From its formation in the heady days of the 1960s to its final dissolution about 15 years later, Soft Machine rarely stayed in one place for long. The British band’s journey through technicolor psychedelia, meaty jazz-rock and idiosyncratic jazz fusion (equal parts Mahavishnu Orchestra, Terry Riley and Jimmy Webb) took shape on the fly, in a blur of live gigs and album sessions — along with multiple personnel changes following founding drummer Robert Wyatt’s departure. At the end, changes came so fast that the final album of the original discography, 1981’s Land of Cockayne, was Soft Machine in name only — effectively the first solo effort by composer/keyboardist Karl Jenkins, foreshadowing his eventual emergence as a classical crossover star (and a knight of the British Empire).
But starting in 2002, the persistence, dedication and improvisational spirit of MoonJune Records impresario Leonardo Pavkovic accomplished the extraordinary — bringing together Soft Machine alumni from across multiple incarnations, first as Soft Works, then in a long-running series of tours and albums as Soft Machine Legacy. 2015 brought about the resumption of the original band name, with the group consisting of 1970s Softs John Etheridge (guitar), Roy Babbington (bass) and John Marshall (drums), joined since 2006 by prolific saxist/flutist/keyboardist Theo Travis. Hidden Details is their sterling new album, released to coincide with a worldwide 50th anniversary tour. It’s an impressive addition to the Soft Machine canon; there’s fresh, exploratory depth throughout, coupled with the immediate appeal of fine players enjoying both each other’s company and the exquisite music they’re making.
The tracks on Hidden Details span a broad range of genre and style: there’s driving slowburn riff rock (Travis’ title track), thick chunky funk (Etheridge’s “One Glove”), even a sprightly pop groove with a psychedelic lilt (Travis’ “Fourteen Hour Dream,” complete with 1968 title reference). True to previous Legacy efforts, the band revisits vintage Softs classics, too; Mike Ratledge’s “Out-Bloody-Rageous” from Third features exuberant soloing by Travis, one-man horn section licks from Etheridge and plenty of steam in the engine room courtesy of Babbington and Marshall. Also present and correct: Ratledge’s “The Man Who Waved at Trains” from Bundles, updating original elements like Babbington’s hypnotic, cyclical bass and Travis’ reimagined take on Ratledge’s electric piano ‘cosmic tinkles’.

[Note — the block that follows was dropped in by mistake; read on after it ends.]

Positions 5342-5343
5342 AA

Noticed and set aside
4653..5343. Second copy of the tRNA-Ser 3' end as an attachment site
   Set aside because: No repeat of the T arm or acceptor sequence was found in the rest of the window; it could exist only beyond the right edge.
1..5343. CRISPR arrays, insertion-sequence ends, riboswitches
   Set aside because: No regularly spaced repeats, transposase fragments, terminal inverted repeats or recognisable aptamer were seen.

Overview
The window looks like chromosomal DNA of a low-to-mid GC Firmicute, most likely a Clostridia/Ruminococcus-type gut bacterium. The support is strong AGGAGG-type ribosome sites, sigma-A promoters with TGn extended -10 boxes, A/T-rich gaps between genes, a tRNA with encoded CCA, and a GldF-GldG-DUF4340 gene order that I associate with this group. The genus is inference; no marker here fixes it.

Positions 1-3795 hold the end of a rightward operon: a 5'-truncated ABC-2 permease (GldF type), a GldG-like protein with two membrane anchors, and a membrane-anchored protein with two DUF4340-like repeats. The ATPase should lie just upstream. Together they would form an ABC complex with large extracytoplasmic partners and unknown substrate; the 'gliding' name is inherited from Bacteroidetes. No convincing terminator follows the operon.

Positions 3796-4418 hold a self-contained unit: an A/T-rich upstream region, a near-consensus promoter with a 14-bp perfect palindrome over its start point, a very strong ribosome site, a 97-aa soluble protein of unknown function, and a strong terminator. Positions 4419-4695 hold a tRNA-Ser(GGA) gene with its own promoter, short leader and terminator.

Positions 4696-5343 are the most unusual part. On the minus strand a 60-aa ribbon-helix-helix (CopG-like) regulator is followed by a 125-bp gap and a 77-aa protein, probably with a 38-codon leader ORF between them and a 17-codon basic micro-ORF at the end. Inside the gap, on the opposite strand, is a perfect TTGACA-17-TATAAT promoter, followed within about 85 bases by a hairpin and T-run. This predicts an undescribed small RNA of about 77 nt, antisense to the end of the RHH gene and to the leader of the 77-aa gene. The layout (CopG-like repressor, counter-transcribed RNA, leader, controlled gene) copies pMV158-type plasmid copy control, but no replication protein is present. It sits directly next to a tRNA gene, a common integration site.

Even more exciting than the great tunes is the way the band works together throughout this album; tight but loose, the Softs listen to and play off each other in unexpected, delightful ways. Travis is equally at ease trading thick piano stabs with snarling Etheridge guitar on “Broken Hill,” saxing it up over a stutterstep Babbington riff during “Ground Lift,” and weaving flute-based loops punctuated by Marshall for the closing duet “Breathe.” Etheridge runs a gamut of sounds and styles as well, from the lyrical semi-acoustic arpeggios on “Heart Off Guard” and “Drifting White” to the full-on electrified power of “Flight of the Jett” and “Hidden Details” (complemented by Babbington’s nods to Hugh Hopper’s ground-shaking fuzz bass). And when the quartet builds music from silence — joining in one at a time on “Ground Lift” or engaging each other simultaneously on the epic free blow “Life on Bridges” — the results are extraordinary.
So the 2018 incarnation of Soft Machine has nothing to prove; for all with ears to hear, they bring their experience, confidence and musicality to bear on Hidden Details, and the results really are superb. It’s a winning album, great material for these Softs to bring to North American and British audiences this fall — in the US, for the first time in more than forty years! Check out the new album on Bandcamp for yourself, and don’t hesitate to catch them live.
— Rick Krueger